Cuban doctors in Venezuela desperate to reach U.S. soil

According to the Los Angeles Times, “worsening conditions in Venezuela are causing increasing numbers of Cuban medical personnel working there to immigrate to the United States under a special program that expedites their applications, according to Colombian officials who help process many of the refugees.” 

The article cites U.S. Citizenship and Immigration Services statistics in which “the number of Cuban doctors, nurses, optometrists and medical technicians applying for U.S. visas under the Cuban Medical Professional Parole Program is running as much as 50% ahead of last year’s pace, which was nearly double that of the year before. At the current rate, more than 1,500 Cuban healthcare workers will be admitted to the United States this year.”

Based on statements from a “29 year old general practitioner from Santiago de Cuba” one can see why Cuba’s medical professionals are so desperate to flee.

“Nelia said her disillusionment started on her arrival in Caracas’ Maiquetia airport in mid-2013. She and several colleagues waited there for two days, sometimes sleeping in chairs, before authorities assigned her to a clinic in Valencia, she said.”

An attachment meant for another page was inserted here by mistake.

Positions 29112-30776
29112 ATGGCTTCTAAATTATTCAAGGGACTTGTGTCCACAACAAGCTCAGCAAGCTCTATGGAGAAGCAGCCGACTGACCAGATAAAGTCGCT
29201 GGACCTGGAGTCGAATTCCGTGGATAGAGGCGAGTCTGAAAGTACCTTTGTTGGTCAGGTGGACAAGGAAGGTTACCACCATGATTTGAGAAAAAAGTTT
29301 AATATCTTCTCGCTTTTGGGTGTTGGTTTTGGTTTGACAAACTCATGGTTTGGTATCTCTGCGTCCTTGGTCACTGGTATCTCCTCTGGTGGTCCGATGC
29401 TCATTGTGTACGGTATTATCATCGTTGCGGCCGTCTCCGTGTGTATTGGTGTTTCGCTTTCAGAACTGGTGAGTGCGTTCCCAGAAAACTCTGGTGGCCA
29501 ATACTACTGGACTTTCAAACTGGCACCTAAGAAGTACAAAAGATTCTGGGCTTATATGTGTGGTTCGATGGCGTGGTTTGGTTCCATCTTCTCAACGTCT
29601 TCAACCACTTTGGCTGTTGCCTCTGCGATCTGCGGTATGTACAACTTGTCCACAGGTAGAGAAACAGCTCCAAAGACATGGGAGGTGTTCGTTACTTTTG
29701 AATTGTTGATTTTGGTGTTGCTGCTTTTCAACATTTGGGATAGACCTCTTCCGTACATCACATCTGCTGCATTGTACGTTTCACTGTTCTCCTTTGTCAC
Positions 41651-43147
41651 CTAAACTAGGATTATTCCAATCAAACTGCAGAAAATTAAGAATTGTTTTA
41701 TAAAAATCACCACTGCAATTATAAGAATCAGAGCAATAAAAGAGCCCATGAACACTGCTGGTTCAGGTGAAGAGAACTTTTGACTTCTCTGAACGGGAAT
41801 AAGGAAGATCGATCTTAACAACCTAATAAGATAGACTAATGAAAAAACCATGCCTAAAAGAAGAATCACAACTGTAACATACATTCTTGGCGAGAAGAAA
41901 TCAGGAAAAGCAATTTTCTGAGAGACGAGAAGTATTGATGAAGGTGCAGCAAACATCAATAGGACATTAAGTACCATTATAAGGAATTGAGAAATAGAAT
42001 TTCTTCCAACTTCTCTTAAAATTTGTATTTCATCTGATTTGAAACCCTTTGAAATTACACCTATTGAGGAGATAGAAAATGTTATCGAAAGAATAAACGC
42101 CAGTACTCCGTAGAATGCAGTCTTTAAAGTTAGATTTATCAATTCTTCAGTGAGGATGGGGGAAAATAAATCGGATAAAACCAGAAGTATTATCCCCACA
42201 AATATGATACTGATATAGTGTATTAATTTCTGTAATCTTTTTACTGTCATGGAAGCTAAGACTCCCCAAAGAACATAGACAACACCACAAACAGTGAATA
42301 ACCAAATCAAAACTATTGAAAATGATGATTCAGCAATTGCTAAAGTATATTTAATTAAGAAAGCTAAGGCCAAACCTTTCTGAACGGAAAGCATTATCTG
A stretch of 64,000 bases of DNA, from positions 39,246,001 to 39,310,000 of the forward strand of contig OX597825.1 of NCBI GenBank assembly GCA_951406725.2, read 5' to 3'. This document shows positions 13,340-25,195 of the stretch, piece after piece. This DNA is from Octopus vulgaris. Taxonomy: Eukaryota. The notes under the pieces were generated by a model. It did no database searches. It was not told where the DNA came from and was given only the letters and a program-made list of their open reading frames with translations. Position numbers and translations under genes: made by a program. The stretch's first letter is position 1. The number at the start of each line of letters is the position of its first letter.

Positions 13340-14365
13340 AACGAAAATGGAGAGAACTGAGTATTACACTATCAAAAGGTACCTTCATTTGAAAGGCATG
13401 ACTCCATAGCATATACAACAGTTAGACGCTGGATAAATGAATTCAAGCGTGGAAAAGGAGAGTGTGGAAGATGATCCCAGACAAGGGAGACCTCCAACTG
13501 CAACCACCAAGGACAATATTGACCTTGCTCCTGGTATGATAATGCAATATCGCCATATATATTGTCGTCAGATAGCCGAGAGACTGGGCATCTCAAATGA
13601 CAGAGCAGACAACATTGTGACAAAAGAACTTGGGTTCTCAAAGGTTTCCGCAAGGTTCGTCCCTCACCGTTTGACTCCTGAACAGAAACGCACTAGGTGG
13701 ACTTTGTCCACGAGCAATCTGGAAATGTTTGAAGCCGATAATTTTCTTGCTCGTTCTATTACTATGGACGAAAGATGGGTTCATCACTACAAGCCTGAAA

“It was all a trick. They tell you how great it’s going to be, how you will able to buy things and how grateful Venezuelans are to have you. Then comes the shock of the reality…” She went on to describe the workload as “crushing. Instead of the 15 to 18 procedures a day she performed in Cuba, she did as many as 90 in Venezuela, she said. Crime is rampant, the pay is an abysmal $20 per month.”

In the case of Manuel, a “32-year-old Cuban optometrist…who also fled Venezuela to apply for U.S. residency,” the situation in his clinic in Merida was just as bad. The young doctor “was prescribing and grinding up to 120 pairs of eyeglasses a day, triple his pace in Cuba.”

According to Manuel “As a professional you want to be paid for what your work is worth. What we were getting, $20 a month, was not enough to pay even for food and transportation, much less a telephone call to Cuba now and then. That’s the main reason I want to go to Miami, to earn what I’m worth.”

To read the entire article, click here.